171 Likhaan Likhaan Likhaan Likhaan Likhaan  Jose Claudio B. Guerrero  Talking to a Fu Dog  on a Wedding Afternoon  Ê W  arm chandelier light bounces off San Agustin’s vaulted ceiling and descendsgently on the congregation below. The air is sweet with the scent of mockorange blooms festooned on the retablo and around the nave. Interspersed withthe white fragrant flowers are large heads of hydrangea and sprays of Easter liliesand asters. A string quartet plays Vivaldi as the groom and the congregation awaitthe arrival of the bridal party. The groom has never looked more handsome. Hewears a barong   Tagalog of pineapple cloth that took three women half a month toembroider. The congregation, too, is dressed in fabrics as expensive and aspainstakingly crafted as the groom’s barong  . Everyone gathered in the church’snave has waited long for this wedding, and both families have done everythingpossible to make it beautiful.  172  Likhaan Likhaan Likhaan Likhaan Likhaan  As one of the groom’s cousins, I, too, am wearing a  barong   of embroideredpineapple cloth. This makes moving quite difficult, since barongs   wrinkle easily. Ifind the atmosphere in the church stifling and slip out to get some fresh air and lookfor a drink. I manage to find a vending machine inside the museum in the churchcomplex. Since my family has once again excluded me from the entourage, I figurethey won’t mind my absence too much.I stand right outside the church doors sipping my Coke. A fu dog stands beforeme, his gaze steady and unblinking. He holds a ball in his paw, his claws partly unsheathed. He is both playful and menacing. I smile and toast him with my Cokecan. This fu dog is believed to watch over the building. His partner, standing guardfrom the other side of the façade, is female and holds her cub instead of a ball. Sheis supposed to watch over all that is within the building. The female fu dog is betterpreserved, but I like the male better. This may be because I’ve always been partial tomen.I wink at the fu dog and smile. The guardian still has not moved from hisposition. The ball is still in his paw. He is an old friend and we’ve survived many weddings together—those of my family, my friends, and even those of  total strangers.I stand there contrasting the current wedding with the ones we’ve both attended inthe past. Some of them were beautiful, most of them less so, and a few were just toohorrible for words. Doubtless though, members of all the wedding parties thinktheirs was the most beautiful by far. It costs a pretty penny to get married in this16th century church, so those who get married here are dead serious about havinga beautiful wedding.I hear the clip clop of horse hooves on cobblestone and turn around just as a kalesa  trundles past. The tourists on it aim their cameras at me. They expect me toraise my hand in a “ mabuhay!  -welcome-to-the-Philippine-islands” wave. Instead, Imimic the fu dog’s stare. One of the tourists remarks loudly that the church isbeautiful. There is an ensuing flurry as her friends, all seeming to be in agreement,snap a multitude of  photos as their kalesa  draws them off to Fort Santiago.It is strange that most people do not realize how plain San Agustin’s exterior is.I am amused by this realization. San Agustin’s structure had, during the Spanishcolonial period, inspired scorn from even the friars themselves. Augustinian historianAgustin Maria De Castro couldn’t have been more blunt when he described thechurch façade as of triangular form, very ugly, and of a blackish color; flanked by two ugly and irregular towers, devoid of elevation and grace.I take another sip from my Coke and observe San Agustin’s façade. Its simplicity reveals the practical approach to building the friars had taken in the country.Following the style of High Renaissance, and thus belying its age, San Agustin’sfaçade is, as described by one scholar, symmetrical and straightforward. Pairs of columns framing the church’s massive wooden doors create a vertical movement  173 Likhaan Likhaan Likhaan Likhaan Likhaan  continued on the façade’s second tier by another set of paired columns. A triangularpediment adorned by a simple rose window tops the second tier. Horizontal cornicesset off each tier. In keeping with the High Renaissance penchant for symmetry, apair of towers srcinally flanked the façade. This symmetry is marred now becausethe left belfry has been taken down. The earthquakes that hit Manila in 1863 and1880 effectively split it into two.The church has recently been restored and now wears a highly controversialcoat of peach paint. With its candy color the façade reminds me of mission churchesin Latin America. This is not surprising, since according to reports the design of thechurch was derived from other churches built by the Augustinians in Mexico. My cousin’s bride hates the peach paint. Her entourage’s gowns are maroon, and they look awful when set against a peach background. I think Father Galende, the parishpriest, has done the right thing, though. At least now the church’s exterior is not asboring.I ask the fu dog what he thinks of the peach paint. He does not respond, but Isurmise he is relieved the painters left him alone. He stands there staring at me, hislion-----like frame looking a tough greenish gray.I sip from my Coke can and imagine how things will be if I were to get married.It must be difficult deciding even on the venue alone. My church has to have beauty and character, and it must be at least a century old. The Philippines has severalchurches that meet my standards. Off the top of my head are San Sebastian inManila, Miag-ao and Boljoon in the Visayas, and, of course, the dream churches of Northern Philippines.I think the best churches are in the Ilocandia. They are grand in scale, steepedin history, and visually arresting. I suppose they are built that way to complementthe equally dramatic topography of Northern Luzon. The churches of Sarrat,Bacarra, Laoag, Dingras, Badoc, Burgos, Sta. Maria, and Sta. Lucia in the Ilocos andTumauini in Isabela are wedding perfect.However there is one church that, for me, stands out. This is the Parish Churchof Saint Augustine in Paoay, Ilocos Norte. Built in the 17th century, San Agustin dePaoay is the most striking and dramatic of all Philippine churches. It is a dreamconstruction of coral stone, clay brick, stucco, and wood.Viewed from afar, San Agustin de Paoay seems like a graceful mountain. Thelarge undulating buttresses that flank the church create the illusion that the wholeSan Agustin de Paoay is a giant triangular pediment rising from the soil. Squarepilasters stretching from the ground all the way up to the upper pediment divide thechurch façade. The vertical movement created by the pilasters and the finials thattop them suggest the church’s Gothic affinity. Intersecting these pilasters are cornicesthat stretch across the façade and all the way around the church. These corniceswrap around the buttresses and call attention to the massive side supports.  174  Likhaan Likhaan Likhaan Likhaan Likhaan  I remember clearly the first time I saw it. I was ten years old, a Catholic schoolboy  vacationing from Manila. Ever since I saw a picture of it in one of my mother’s artbooks, I had begged my father incessantly to take me to see San Agustin de Paoay.So the first chance he got he made sure I got what I wanted. I remember the carbecoming very quiet as we began espying the church’s belfry through the trees.When we rounded the corner and we got to see San Agustin de Paoay’s façade in itsfull grandeur, I was ready to die. It was so beautiful, I got goose pimples, and my hairstood on end. I ran out of the car and stood on the church’s front lawn gaping. Thesetting sun cast a soft light on the façade so that every carving and detail leapt out.My sister joined me shortly and said exactly what was on my mind, “It’s likeBorobudur.”San Agustin de Paoay is often likened to the Javanese temple in Borobudur. Ithink the church’s design—its massive buttresses and the crenellations and finialson the upper pediment—has much to do with this. Couple it with the fact that, untilrecently, small trees and air plants have grown in the cracks in the clearly visiblecoral blocks that comprise most of the structure itself, it doesn’t take a stretch of theimagination to picture scenes from Ramayana in bas relief.I can never get enough of viewing the awesome façade. Its lower, earlier level of brick and stucco contrasts with the carved but weathered coral stone of the pedimentand side buttresses. The façade is adorned with fernlike scrolls, Saint Augustin’smiter and staff, a flaming heart pierced by many arrows, the Spanish royal coat of arms, and images of the sun. On the apex is a niche, which is assumed to havehoused an image. To the lower left of this niche, on the cornice, is a statue of whatis probably a fu dog; its companion to the right is missing.The exterior walls are beautiful. Aside from the buttresses that support theside and back of the church, the walls are carved with angel heads, leaves, flowers,and more suns. The undulating lines, heavy ornamentation, and staggering size allreveal the influence of the Baroque style. The interior, however, is not as impressiveas the exterior and is, , , , , in fact, the exact opposite. According to accounts, the interiorhad retablos, murals, and scrollwork that would rival that of San Agustin deIntramuros. None of that has remained. The unremarkable wooden retablo, wobbly pews, and cracked tiles of the current interior are better suited for a small community chapel and give no hint of the former grandeur of the church. Word is the interiorwas victim of years of gradual looting by politician’s wives, art historians, and heritageconservators themselves. The srcinal retablo, the side altars, the images in theniches, the sculpted cornices, like the exterior’s missing image and fu dog, arebelieved to currently be in the receiving rooms and studies of the perfumed set.I take a sip from my Coke and wonder if the theft and destruction of the fu dogsin the church’s pediment has something to do with the destruction of its interior.Did the removal of the fu dogs leave the building and its interior unprotected? I ask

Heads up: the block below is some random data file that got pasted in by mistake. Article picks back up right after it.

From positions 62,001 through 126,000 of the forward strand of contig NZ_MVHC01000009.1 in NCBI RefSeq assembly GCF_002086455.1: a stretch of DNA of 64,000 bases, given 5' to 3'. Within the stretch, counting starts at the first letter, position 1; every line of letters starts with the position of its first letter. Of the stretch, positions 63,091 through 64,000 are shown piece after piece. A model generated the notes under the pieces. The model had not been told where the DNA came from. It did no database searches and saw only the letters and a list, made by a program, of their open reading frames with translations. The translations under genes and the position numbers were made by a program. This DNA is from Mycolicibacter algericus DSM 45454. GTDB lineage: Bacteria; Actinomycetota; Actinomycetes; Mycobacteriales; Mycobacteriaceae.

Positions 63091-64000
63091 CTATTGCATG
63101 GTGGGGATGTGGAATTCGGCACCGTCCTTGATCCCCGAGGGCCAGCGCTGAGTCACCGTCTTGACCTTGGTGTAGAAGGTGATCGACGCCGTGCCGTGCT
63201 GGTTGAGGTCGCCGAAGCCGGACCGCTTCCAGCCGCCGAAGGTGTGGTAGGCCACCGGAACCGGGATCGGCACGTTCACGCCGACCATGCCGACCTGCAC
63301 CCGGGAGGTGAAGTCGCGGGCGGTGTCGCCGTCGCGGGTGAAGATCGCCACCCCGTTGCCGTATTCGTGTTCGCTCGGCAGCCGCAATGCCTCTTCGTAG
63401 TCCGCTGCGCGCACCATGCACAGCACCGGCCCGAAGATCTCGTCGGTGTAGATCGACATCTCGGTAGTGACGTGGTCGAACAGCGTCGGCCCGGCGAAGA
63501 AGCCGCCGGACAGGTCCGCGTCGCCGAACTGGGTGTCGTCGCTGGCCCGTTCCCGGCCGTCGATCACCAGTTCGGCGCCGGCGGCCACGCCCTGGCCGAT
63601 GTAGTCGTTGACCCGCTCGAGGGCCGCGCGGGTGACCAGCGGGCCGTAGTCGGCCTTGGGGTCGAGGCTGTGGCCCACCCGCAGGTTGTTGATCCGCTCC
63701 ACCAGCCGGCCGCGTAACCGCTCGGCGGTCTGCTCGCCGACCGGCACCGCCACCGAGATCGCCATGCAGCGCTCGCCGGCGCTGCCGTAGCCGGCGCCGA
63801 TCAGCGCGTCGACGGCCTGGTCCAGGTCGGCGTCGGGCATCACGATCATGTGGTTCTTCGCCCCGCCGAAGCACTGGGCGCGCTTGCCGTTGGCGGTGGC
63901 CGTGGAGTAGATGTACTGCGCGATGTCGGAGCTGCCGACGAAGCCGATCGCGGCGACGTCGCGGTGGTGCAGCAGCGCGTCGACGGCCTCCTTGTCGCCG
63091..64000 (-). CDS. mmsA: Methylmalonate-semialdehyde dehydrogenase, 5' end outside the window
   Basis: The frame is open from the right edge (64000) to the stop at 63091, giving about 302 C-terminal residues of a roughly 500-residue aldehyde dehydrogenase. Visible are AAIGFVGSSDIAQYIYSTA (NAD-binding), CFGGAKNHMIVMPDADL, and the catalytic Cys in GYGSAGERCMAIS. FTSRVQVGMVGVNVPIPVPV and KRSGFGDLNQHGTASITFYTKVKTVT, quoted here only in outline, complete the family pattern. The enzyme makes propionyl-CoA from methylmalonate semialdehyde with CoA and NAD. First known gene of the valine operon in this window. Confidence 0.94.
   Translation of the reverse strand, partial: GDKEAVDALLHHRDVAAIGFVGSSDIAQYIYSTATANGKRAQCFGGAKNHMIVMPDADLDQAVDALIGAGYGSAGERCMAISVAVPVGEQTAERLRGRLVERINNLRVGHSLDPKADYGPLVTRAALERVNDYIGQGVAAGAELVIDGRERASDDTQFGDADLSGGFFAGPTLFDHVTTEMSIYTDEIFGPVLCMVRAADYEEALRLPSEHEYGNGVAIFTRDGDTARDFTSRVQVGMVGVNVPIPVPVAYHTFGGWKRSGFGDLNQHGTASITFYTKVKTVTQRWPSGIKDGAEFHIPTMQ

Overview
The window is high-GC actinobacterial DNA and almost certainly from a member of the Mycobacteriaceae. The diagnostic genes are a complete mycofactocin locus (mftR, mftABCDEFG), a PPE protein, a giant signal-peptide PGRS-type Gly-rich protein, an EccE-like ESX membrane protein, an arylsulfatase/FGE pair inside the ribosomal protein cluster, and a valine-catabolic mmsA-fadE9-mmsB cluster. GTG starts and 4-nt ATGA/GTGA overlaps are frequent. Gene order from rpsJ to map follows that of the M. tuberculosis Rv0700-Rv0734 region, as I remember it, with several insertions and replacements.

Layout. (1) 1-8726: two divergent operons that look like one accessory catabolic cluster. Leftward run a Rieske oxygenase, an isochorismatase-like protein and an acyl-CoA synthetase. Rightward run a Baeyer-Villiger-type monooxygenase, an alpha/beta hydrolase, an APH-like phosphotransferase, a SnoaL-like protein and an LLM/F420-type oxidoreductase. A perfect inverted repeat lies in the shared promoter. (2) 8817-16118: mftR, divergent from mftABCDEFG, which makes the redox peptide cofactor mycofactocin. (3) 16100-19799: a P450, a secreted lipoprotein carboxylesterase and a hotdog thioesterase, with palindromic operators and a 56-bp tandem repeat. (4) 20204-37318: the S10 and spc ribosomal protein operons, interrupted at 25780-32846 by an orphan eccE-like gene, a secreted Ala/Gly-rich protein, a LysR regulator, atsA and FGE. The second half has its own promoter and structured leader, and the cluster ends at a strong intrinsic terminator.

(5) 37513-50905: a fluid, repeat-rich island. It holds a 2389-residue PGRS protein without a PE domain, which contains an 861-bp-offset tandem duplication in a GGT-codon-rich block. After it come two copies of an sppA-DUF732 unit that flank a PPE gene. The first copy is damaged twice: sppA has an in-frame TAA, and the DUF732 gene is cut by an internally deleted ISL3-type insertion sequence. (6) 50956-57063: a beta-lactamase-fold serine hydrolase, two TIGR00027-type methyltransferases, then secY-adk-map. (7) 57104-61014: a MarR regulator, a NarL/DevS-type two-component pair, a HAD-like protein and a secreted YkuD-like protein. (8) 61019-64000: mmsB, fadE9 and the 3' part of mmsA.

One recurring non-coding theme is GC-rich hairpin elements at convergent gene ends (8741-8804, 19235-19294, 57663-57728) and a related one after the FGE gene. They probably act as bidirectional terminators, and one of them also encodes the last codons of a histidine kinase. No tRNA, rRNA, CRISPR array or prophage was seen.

Aditya Hrdayam

Jul 23, 2017